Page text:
Perfect your brief
A comprehensive, well-structured brief has the power to completely transform your brand project by streamlining processes, maintaining a consistent vision, keeping budgets watertight, and achieving a great end result.
Must-have elements of a perfectly polished brief include, but are not limited to:
- An overview of your business – such as its structure, values, mission, and offering – to give much needed context.
- Background – it’s important to define key project prerequisites in order to communicate the motivations to all stakeholders involved
- An outline of the current market – including key competitors, to help define and visualise any differentials that could prove pivotal to growth.
- A budget – to provide an indication of the level and depth of work that can be undertaken to boost your brand and how much involvement an external party could offer.
- A timeframe – deadlines are important in both maintaining momentum throughout the branding process and setting expectations for all parties involved in the project.
- Target audience – because everything should come back to the individuals you need to better communicate with.
- Expected deliverables – such as messaging frameworks and style guides, to guarantee clarity on a project and plan the correct route from the outset.
- Additional information and attachments – to support and clarify the brief you have provided. Examples include likes and dislikes, current assets (available), and testimonials to evidence current perceptions of your brand.
Go out to tender
While you may have a preferred brand partner in mind, it is usually advisable to approach two to three different specialists. The organisation you choose should demonstrate a comprehensive grasp of your brief, ideally a portfolio of experience, and cultural fit.
However, it’s important to consider the incredible behind-the-scenes effort involved in understanding and researching brand projects, so be realistic and fair as to the depth of ideas that will be requested during the pitch process – not all brands will work for free.
Don’t overindulge on visual identity
While appearance is certainly of importance when it comes to brand, it’s vital to remember that there is so much more to the ‘soul’ that gives your business a cohesive personality. Overindulging on visual identity – whether it’s the style of your logo, or your colour palette – and neglecting valuable research and strategy, usually leads to a lacklustre, ‘style over substance’ result.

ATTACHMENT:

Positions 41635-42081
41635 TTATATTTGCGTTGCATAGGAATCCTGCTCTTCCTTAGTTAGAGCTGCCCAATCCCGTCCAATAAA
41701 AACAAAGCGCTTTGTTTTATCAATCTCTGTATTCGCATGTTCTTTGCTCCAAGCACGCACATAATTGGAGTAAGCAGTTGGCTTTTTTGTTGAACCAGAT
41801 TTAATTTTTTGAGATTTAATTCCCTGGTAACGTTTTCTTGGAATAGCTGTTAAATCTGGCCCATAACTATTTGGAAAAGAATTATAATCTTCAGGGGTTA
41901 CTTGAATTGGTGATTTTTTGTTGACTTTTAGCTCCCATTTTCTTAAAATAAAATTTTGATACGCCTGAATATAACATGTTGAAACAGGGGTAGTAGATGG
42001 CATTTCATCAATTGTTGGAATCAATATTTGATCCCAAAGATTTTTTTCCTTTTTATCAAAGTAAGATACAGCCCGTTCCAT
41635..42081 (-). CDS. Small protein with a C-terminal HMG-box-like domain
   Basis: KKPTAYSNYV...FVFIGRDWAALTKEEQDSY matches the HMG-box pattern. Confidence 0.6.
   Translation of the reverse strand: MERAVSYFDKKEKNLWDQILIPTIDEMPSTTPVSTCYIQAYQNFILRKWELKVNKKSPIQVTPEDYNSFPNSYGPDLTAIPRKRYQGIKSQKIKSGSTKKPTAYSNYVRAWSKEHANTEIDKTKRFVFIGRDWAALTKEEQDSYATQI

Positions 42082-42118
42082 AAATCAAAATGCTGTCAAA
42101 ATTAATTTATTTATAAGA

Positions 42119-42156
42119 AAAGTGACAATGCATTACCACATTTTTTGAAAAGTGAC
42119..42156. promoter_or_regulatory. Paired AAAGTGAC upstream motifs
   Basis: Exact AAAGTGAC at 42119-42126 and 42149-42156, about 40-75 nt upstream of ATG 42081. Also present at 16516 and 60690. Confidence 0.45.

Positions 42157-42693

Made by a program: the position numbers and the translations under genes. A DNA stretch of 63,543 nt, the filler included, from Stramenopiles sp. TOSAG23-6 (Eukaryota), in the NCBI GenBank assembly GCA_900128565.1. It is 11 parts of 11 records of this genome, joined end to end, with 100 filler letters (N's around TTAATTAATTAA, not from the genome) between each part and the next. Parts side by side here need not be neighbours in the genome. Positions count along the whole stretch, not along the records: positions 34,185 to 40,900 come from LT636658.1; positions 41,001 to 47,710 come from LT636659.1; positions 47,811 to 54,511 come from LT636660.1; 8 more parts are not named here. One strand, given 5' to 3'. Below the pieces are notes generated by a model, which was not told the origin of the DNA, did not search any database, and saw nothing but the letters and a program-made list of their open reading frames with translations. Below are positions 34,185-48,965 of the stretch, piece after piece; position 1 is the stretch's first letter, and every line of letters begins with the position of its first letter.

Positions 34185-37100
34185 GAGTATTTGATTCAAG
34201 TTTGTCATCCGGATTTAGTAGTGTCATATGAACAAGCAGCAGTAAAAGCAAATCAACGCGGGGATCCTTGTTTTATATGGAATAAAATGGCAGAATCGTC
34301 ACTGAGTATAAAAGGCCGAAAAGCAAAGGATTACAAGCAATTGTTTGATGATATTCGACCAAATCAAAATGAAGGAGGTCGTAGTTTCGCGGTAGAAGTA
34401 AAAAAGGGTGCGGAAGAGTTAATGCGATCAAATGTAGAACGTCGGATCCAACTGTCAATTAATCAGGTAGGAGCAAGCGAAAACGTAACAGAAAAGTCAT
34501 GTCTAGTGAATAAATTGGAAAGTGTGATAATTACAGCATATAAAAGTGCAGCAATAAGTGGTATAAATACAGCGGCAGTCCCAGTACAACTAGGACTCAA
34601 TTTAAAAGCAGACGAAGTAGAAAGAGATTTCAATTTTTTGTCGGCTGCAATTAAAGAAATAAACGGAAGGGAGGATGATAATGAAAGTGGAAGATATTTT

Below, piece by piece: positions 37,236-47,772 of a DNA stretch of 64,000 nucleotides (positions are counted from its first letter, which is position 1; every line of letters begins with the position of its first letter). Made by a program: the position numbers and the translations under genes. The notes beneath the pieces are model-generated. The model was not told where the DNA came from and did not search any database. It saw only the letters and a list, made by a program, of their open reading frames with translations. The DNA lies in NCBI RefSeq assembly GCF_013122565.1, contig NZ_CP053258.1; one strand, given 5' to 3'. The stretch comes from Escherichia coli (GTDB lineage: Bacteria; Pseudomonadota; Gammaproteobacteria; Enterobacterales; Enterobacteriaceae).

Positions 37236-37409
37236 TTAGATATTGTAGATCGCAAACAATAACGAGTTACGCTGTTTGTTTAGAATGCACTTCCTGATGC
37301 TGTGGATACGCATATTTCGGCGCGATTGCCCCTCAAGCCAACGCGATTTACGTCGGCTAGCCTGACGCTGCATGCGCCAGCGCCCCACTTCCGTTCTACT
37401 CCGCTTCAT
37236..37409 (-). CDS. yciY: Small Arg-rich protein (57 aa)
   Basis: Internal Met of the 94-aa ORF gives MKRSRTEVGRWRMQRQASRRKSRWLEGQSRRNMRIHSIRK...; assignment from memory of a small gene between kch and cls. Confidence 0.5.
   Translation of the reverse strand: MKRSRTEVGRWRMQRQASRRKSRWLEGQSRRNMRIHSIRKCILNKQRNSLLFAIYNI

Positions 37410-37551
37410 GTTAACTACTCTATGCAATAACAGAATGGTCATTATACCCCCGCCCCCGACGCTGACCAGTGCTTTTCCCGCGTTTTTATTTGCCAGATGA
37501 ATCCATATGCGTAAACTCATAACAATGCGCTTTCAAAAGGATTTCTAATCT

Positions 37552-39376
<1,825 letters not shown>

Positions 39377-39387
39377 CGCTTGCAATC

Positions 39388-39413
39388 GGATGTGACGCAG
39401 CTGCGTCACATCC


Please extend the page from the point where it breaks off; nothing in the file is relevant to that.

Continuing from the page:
Stick to guidelines
No matter the size or scope of your business, brand guidelines are a key tool in maintaining consistency and recognisability – without them, the concept you’ve spent so much time and resources curating can quickly become distorted.
Your brand guidelines should include more than just colour and size instructions for logo use, though. They should explore direct and specific clarifications for the use and misuse of various brand assets – including language – to ensure full compliance throughout your organisation and beyond. This makes the time and effort put into your project worthwhile.
Think about launch
Your employees are your business’ most important ambassadors and front-line storytellers, so involving them in every aspect of the brand process and encouraging them to embrace this new chapter, is a must. Through expert workshops, The Engine Room gets under the skin of businesses and finds out what makes them tick as a collective, so the story can unfold in the most passionate and authentic way possible.
To hear more of Lesley’s advice, and to catch up on the thoughts of other panellists, watch the webinar in full, here: https://lnkd.in/dNSs2bbB